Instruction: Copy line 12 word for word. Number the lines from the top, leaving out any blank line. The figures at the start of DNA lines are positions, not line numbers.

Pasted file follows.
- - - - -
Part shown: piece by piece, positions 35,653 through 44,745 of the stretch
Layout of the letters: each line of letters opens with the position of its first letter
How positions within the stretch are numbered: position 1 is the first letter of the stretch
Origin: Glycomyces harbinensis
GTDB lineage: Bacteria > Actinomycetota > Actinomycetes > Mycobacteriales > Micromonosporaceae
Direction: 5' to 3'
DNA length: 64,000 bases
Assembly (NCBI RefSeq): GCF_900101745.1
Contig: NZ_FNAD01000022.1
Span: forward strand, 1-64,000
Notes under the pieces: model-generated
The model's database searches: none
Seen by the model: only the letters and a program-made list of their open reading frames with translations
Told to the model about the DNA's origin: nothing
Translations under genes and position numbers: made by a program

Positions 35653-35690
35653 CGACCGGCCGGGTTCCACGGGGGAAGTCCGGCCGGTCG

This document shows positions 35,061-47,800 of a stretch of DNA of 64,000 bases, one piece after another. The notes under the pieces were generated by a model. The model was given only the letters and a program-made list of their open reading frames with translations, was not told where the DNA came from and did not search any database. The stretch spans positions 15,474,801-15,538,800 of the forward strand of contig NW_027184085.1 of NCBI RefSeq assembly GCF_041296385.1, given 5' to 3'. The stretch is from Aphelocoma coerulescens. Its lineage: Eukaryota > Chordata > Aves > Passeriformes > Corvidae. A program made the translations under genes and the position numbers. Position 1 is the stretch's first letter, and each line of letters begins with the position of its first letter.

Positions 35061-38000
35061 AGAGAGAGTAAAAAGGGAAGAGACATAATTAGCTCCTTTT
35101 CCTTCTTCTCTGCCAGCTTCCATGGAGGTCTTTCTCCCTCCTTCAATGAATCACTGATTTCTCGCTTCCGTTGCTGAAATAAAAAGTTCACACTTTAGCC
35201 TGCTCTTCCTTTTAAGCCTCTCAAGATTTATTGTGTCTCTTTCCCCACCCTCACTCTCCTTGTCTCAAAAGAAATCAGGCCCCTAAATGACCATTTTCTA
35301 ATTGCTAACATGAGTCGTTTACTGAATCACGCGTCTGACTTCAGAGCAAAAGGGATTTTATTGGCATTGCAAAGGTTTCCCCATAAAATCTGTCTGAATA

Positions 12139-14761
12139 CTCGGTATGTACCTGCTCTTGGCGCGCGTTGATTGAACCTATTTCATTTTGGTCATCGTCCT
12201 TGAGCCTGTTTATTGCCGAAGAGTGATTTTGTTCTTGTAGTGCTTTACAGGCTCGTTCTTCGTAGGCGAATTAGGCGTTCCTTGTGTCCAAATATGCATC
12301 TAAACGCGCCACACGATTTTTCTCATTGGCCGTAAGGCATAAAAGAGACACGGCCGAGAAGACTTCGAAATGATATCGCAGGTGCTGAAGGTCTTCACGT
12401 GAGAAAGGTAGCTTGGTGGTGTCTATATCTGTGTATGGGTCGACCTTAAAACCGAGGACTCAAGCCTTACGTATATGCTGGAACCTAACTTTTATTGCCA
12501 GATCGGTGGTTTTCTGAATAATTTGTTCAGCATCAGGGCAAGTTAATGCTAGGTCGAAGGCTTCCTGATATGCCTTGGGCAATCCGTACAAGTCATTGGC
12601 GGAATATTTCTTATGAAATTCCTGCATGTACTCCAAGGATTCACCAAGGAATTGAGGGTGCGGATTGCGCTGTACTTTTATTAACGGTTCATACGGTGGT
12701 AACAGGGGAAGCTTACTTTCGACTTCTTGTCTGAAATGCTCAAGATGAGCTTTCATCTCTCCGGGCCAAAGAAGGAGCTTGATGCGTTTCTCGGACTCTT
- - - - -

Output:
The model's database searches: none